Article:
By DAN WHEAT

Capital Press

WENATCHEE, Wash. -- An Ohio apple marketer and three Ohio leaders in the American Nursery and Landscape Association helped sway U.S. House Speaker John Boehner away from passage of mandatory E-Verify this fall.

The speaker had already heard from other agricultural industry associations and from House members that mandatory electronic verification of employment eligibility without a guestworker program would decimate the agricultural workforce.

But a Sept. 7 meeting of the nurserymen and Bill Dodd, president of Fruit Growers Marketing Association, Newcomerstown, Ohio, "was key in helping increase the speaker's serious understanding of the crisis factor in agriculture over labor," said Nancy Foster, president of U.S. Apple Association.

Foster referenced the incident in a speech at the Washington State Horticultural Association annual meeting in Wenatchee, Dec. 5.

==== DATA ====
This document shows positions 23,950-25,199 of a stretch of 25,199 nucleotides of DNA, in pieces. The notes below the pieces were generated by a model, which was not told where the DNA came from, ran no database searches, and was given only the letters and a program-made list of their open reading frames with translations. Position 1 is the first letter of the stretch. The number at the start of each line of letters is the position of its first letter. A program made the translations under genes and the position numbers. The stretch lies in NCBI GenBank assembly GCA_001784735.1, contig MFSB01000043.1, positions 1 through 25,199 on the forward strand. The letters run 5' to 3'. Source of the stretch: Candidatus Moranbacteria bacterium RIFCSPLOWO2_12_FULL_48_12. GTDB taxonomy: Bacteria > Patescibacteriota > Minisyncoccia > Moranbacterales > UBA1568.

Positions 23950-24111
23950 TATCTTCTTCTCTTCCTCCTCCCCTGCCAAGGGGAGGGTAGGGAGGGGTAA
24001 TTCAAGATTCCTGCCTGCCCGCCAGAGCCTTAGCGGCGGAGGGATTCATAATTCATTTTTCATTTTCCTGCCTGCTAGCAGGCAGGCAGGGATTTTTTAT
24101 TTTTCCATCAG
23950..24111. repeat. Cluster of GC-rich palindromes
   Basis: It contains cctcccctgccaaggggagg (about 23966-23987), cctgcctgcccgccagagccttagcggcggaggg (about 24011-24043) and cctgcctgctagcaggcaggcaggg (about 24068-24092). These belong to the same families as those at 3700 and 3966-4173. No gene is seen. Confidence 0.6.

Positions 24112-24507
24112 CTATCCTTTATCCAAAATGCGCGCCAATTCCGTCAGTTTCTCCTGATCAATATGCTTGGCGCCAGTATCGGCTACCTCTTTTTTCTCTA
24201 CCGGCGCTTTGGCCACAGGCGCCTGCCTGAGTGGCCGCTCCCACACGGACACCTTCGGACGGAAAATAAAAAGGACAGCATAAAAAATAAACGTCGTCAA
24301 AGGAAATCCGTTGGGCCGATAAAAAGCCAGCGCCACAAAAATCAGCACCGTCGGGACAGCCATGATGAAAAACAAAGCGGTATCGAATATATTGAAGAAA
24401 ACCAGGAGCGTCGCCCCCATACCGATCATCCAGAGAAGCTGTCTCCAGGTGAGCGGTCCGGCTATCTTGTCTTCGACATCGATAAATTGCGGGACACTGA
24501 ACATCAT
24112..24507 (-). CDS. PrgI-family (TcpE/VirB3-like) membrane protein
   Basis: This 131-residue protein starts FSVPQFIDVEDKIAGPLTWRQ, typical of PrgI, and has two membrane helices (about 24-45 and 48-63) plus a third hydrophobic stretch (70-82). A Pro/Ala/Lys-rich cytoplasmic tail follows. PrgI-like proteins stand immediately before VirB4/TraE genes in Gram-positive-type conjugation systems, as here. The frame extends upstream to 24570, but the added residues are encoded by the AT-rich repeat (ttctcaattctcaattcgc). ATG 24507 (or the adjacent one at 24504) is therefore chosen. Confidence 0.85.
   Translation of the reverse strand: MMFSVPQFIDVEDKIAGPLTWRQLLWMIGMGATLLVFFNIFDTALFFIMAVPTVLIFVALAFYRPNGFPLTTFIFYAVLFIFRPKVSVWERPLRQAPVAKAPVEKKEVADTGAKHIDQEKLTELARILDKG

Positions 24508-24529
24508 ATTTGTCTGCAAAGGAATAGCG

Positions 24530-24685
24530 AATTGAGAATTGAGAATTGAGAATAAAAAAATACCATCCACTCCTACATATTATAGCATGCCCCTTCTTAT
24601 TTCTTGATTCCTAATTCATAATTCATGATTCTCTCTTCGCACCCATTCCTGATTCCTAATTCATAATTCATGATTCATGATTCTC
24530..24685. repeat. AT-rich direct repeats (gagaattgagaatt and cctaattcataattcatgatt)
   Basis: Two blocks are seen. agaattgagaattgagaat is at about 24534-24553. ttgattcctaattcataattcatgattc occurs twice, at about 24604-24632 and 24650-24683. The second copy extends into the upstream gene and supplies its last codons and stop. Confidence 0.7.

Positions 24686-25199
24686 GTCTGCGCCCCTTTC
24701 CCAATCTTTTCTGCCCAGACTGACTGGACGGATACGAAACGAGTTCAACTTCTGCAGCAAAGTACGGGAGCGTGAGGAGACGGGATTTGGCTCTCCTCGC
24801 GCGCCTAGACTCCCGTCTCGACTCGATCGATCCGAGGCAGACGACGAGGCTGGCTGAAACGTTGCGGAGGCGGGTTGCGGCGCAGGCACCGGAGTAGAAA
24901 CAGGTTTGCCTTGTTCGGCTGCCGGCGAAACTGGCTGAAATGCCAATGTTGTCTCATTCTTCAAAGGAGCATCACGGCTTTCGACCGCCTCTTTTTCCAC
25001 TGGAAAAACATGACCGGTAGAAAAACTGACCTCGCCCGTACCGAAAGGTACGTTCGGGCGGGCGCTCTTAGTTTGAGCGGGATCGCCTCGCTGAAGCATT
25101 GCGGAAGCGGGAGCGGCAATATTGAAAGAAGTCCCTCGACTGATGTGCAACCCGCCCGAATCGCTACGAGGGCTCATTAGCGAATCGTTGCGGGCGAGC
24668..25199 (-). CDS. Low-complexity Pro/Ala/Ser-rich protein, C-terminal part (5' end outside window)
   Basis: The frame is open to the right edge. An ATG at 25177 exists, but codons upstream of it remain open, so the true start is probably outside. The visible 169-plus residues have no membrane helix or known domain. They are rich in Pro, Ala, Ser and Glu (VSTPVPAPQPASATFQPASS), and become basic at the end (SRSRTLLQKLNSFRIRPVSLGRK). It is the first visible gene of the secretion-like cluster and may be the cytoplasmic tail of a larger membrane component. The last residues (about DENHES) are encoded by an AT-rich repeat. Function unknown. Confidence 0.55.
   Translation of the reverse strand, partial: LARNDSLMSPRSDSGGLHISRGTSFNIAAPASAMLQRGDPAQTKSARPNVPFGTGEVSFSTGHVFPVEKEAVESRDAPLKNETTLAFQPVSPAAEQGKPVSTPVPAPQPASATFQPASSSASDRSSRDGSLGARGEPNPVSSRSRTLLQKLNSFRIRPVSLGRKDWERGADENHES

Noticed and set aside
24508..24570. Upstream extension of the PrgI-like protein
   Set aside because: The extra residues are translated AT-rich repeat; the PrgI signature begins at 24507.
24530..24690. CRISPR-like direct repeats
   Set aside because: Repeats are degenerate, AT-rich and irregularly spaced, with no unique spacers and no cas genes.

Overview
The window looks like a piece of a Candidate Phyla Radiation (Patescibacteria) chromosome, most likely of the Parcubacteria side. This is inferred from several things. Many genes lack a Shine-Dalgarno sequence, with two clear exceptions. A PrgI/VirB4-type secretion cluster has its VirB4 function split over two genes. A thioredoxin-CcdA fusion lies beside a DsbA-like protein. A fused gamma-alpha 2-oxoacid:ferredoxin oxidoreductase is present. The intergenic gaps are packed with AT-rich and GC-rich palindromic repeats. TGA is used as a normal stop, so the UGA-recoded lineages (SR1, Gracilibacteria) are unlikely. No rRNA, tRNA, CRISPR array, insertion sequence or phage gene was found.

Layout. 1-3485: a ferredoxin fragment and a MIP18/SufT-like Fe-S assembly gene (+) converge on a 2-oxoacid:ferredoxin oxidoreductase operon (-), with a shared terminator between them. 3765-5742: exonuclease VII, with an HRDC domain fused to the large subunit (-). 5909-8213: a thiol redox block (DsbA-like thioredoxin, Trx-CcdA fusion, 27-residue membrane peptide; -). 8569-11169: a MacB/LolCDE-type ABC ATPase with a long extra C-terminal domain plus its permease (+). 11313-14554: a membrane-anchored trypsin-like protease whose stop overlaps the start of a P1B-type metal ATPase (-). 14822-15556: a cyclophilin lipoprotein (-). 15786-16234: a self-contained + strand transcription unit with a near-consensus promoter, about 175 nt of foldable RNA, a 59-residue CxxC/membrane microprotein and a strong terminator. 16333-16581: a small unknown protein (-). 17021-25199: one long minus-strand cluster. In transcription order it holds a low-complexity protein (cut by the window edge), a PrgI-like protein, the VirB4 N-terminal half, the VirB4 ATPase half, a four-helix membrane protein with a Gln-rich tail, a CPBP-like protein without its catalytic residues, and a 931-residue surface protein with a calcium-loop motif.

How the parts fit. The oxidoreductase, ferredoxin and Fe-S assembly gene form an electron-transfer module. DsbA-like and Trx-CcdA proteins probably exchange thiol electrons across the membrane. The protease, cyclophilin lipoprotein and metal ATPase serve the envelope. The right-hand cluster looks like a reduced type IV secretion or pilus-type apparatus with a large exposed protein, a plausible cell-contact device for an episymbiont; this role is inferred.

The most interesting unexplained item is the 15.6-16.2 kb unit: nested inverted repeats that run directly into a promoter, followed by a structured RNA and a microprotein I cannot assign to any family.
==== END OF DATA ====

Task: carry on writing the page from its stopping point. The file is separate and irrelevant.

Not long after the Sept. 7 meeting, Boehner told E-Verify sponsor, House Judiciary Chairman Lamar Smith, R-Texas, that the needs of agriculture had to be recognized, Foster said.

Mandatory E-Verify passed the Judiciary Committee but then stalled because of agricultural opposition and concerns among House freshmen about the government assuming new powers, said Diane Kurrle, the Apple Association's vice president of public affairs.

Dodd said his meeting with the speaker included immigration, the unworkability of the H-2A guestworker program and the common knowledge that a high percentage of the agricultural workforce is undocumented.

"We made the point that if we're unable to harvest our crops then a lot of jobs in affiliated industries like trucking and packaging would be effected," Dodd said. "The speaker seemed very interested in that comment. I left the meeting feeling we had made a difference."

The meeting had been arranged by the Agriculture Coalition for Immigration Reform and U.S. Apple.

"E-Verify was advancing and the speaker had started to hear about problems with agriculture. He realized he needed to sit down and talk with some of his Ohio constituents who were impacted," Kurrle said.

Passage remains a top priority for Smith but "he's gotten the clear message that for it to pass the needs of agriculture need to be addressed," she said.

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